Park Chan-wook's Stoker buries movie love
As we witness the death of cinephilia, movies like Stoker pop up to remind us how deeply we've buried originality, inspiration and sincerity. In Stoker's story of a teenage girl's erotic and murderous awakening, India (Mia Wasikowska) endures her father's funeral by rejecting her grieving mother (Nicole Kidman) and succumbing to the sinister charms of Uncle Charlie (Matthew Goode), her father's estranged weird brother.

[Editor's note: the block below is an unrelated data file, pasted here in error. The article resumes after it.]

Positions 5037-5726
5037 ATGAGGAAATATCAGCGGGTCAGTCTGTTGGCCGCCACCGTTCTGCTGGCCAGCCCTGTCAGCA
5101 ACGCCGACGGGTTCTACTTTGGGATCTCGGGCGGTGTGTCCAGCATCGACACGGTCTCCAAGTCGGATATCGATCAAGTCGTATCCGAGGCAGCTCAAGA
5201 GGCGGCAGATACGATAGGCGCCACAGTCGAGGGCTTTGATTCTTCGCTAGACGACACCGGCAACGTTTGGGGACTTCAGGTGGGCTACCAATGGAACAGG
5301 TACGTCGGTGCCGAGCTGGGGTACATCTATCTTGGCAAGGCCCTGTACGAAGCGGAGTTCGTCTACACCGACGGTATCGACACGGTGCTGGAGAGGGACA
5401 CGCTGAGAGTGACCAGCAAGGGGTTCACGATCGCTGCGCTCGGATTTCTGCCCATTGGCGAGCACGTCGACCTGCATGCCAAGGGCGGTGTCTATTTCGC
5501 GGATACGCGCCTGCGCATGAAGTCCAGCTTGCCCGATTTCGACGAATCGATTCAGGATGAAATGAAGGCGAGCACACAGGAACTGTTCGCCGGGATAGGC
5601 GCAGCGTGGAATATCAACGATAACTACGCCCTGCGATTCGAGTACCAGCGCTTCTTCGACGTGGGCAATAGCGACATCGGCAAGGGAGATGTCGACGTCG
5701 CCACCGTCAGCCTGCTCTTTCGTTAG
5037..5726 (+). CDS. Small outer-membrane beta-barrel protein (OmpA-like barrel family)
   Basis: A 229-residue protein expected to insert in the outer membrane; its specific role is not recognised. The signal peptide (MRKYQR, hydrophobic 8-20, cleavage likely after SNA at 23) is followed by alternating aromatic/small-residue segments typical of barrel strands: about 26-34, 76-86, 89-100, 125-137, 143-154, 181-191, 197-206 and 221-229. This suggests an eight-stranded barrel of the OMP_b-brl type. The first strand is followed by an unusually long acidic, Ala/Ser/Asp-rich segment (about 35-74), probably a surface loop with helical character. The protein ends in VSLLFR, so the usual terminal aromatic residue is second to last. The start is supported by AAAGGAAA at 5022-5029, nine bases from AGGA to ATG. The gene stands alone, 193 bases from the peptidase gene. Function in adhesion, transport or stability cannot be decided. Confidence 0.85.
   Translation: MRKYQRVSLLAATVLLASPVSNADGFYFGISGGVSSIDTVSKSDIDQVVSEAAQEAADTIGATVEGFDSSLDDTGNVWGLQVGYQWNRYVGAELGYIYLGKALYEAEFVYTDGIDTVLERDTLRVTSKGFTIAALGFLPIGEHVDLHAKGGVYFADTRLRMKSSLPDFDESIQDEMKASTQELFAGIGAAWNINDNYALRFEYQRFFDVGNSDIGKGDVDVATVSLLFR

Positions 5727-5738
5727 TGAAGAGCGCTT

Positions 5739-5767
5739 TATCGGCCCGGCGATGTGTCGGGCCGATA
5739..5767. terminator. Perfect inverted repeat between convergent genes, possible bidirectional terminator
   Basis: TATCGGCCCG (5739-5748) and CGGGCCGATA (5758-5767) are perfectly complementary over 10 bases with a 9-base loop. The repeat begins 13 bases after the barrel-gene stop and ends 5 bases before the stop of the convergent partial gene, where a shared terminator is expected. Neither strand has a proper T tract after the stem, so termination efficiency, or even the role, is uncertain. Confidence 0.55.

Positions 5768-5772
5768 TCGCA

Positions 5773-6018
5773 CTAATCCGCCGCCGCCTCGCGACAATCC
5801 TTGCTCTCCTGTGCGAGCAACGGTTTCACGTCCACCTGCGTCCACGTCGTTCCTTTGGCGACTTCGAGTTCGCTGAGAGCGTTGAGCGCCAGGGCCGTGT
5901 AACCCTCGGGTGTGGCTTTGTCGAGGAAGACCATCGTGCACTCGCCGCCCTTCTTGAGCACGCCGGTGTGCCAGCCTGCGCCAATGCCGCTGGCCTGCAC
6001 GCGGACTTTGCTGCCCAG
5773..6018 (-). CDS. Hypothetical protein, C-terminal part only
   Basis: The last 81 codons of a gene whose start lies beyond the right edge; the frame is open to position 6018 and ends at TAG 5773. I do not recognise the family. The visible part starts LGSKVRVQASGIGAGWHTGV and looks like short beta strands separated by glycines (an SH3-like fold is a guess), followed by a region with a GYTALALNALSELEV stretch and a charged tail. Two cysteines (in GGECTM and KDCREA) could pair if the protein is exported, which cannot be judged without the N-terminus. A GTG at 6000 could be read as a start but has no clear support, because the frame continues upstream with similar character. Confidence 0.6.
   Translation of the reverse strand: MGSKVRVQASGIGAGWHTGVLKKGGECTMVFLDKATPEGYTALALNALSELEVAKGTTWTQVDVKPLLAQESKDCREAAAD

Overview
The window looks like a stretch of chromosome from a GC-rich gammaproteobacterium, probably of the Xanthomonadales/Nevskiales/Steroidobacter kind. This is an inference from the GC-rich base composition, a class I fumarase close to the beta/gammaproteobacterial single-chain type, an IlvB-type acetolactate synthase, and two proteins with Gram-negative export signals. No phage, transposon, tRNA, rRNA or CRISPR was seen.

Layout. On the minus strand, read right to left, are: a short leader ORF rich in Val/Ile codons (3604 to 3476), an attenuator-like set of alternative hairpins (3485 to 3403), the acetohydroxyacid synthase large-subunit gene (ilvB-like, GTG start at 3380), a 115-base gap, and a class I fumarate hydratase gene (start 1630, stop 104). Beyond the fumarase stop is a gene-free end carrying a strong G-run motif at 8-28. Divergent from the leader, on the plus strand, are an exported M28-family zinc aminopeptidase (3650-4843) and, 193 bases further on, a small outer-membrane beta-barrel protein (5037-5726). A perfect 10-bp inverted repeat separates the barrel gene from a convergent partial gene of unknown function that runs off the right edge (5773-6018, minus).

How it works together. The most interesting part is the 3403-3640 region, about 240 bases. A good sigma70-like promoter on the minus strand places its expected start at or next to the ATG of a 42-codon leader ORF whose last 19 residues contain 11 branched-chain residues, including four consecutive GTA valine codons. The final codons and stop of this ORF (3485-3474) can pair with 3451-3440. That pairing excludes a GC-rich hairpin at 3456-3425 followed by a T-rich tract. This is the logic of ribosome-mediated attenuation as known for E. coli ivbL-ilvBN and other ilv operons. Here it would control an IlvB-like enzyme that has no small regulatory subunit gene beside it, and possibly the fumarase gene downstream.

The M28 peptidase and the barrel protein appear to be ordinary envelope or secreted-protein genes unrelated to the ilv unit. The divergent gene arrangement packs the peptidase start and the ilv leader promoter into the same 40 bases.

The Uncle Charlie figure is meant to echo the Merry Widow serial killer played by Joseph Cotton in Alfred Hitchcock's 1945 Shadow of a Doubt-a steal as obvious as the insects crawling up India's legs and the soft-core shower scene are meant to evoke Brian DePalma's 1976 Carrie. These are not just film-buff references; they're careless allusions intended to excite semi-cinema-literate viewers. With the death of cinephilia, corrupted old movie tropes become a crutch for naïve audiences and critics who can't discern sloppy narrative craft yet are fooled by something that seems vaguely classical or mythic.